The most important thing for a government contractor to figure out is how its contract is being funded and the status of the funding for any work yet to be performed.
For existing fully funded contracts, if the funds have already been obligated and the project is expected to stay within its budget, then sequestration will likely not have a direct impact. The Anti-Deficiency Act, 31 U.S.C. §1341 et seq., prevents an agency from incurring obligations in excess of its available funds. As a result, the funding for a contract awarded prior to 2013 should already be obligated.
Sequestration, however, will likely have a large impact on incrementally funded contracts. Incrementally funded contracts are contracts for which an agency has permission to obligate only the current year's cost at the time of the contract award. The future funds are obligated annually in the subsequent years for work occurring in each fiscal year. As a result of the spending cuts, an agency may not have the funds to pay contractors for future phases of work. Sequestration could have a particularly large impact on construction contracts involving non-severable work. Agencies may choose to terminate a contract for convenience as an alternative to stop a project when the funds ultimately run out. Many government contracts have an Availability of Funds clause which limits the government’s liability to pay up to the amount funded. A contractor must be careful to meet the notice provisions required by these clauses when it considers stopping work. Depending on the clause’s language, the contractor may be entitled to additional compensation if it has no choice but to stop work due to lack of funding, including pursuing claims for delay damages.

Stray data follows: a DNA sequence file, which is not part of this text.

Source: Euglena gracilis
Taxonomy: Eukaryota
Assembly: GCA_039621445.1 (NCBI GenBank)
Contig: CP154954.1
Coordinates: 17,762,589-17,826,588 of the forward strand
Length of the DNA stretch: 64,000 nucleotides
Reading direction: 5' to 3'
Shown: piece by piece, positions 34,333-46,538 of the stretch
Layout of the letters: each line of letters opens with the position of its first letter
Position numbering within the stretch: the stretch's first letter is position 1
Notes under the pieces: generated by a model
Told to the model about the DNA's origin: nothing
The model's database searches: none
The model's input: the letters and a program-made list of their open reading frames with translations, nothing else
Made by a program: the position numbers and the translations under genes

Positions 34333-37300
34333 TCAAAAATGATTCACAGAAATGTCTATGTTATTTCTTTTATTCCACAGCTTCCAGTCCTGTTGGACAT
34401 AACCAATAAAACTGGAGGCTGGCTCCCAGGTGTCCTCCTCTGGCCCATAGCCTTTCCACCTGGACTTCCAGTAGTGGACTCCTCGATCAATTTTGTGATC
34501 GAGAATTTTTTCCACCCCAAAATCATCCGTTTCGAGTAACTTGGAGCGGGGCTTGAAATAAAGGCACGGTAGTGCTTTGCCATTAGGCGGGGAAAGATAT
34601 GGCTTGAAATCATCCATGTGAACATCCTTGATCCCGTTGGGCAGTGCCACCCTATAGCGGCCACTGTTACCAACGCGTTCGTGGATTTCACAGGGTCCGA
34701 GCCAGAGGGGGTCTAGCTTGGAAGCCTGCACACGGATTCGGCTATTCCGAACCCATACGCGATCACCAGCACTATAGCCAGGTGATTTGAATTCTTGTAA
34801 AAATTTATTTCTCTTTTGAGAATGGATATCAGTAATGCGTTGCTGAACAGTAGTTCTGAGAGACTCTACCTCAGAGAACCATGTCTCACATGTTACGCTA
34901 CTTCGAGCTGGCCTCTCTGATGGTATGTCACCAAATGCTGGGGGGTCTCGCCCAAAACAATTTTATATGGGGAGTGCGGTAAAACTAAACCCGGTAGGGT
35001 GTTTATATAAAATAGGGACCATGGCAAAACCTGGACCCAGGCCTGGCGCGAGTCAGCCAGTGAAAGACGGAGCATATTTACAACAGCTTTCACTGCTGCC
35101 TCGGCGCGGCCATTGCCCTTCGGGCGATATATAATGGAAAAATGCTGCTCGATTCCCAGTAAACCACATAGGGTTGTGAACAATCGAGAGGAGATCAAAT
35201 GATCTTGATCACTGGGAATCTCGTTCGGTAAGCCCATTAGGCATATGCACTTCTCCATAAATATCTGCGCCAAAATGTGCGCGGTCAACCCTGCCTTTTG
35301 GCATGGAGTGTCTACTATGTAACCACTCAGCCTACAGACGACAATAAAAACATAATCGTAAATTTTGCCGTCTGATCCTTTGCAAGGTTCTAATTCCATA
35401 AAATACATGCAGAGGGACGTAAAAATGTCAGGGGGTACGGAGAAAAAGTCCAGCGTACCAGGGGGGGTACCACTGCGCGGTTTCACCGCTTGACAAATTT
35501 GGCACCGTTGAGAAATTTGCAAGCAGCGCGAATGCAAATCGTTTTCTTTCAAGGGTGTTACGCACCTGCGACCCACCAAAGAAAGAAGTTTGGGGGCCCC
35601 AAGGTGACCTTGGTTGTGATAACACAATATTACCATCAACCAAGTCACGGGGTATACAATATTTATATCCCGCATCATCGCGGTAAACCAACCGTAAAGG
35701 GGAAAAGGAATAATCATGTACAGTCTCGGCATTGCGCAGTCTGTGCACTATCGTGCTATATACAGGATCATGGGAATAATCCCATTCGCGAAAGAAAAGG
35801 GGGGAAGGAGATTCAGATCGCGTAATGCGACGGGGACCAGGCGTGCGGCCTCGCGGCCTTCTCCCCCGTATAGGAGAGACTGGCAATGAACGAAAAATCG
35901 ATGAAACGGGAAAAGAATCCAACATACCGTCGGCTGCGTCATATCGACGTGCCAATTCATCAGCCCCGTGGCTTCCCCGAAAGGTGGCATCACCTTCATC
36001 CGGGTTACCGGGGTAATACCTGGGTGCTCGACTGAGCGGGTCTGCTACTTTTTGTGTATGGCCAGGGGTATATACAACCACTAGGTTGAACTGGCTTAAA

Contractors also need to consider how sequestration will affect options under existing contracts. A contract option must be financed with funds for the fiscal year in which it is exercised. As a result, contract options exercised prior to 2013 should not be impacted by sequestration. For contract options scheduled for exercise after the start of sequestration, however, the necessary funds may not be available because of the 2013 sequestration spending cuts. Contractors that choose to perform work in anticipation of an option being exercised run the risk of not being compensated for their work. Agencies may also try to renegotiate options with contractors. It is important to learn if the agency has funding for option work that has been allocated to a particular contract before starting the work.
It is also important to consider how sequestration may affect contract modifications and claims. A modification or change order may not be issued unless there are funds appropriated and available to pay. A contractor should ask the agency to provide funding information before the extra work is performed in order to avoid being a “volunteer” who has no right to payment. In a similar fashion, funds to pay claims may be tougher to find. A contractor may end up having to take the claim through the disputes process to obtain payment from the Judgment Fund which is unaffected by sequestration.
Federal construction programs will be cut by several billion under the mandatory spending cuts that took place on March 1, 2013. The OMB Report to the Congress on Joint Committee Sequestration for Fiscal Year 2013 published on March 1, 2013 provides more detailed information about program-by-program spending cuts. There are a variety of ways that agencies may choose to deal with these reductions. Agencies may take unilateral action to reduce or return obligated funds that have not yet been spent if they do not consider the project critical. Specifically, agencies may reduce or "claw back" funds by relying on the "changes clause" (FAR 52.243) in government contracts or agencies may terminate all or part of a contract for convenience. Agencies may also choose to 'de-scope' contract performance through deductive change orders.
Government construction contractors need to look carefully at the funding status of their projects. Hard decisions may need to be made about stopping work when future funding is not in place. Will there be more public private partnerships as a result? No one has a crystal ball, but we may see PPPs as the path to the future.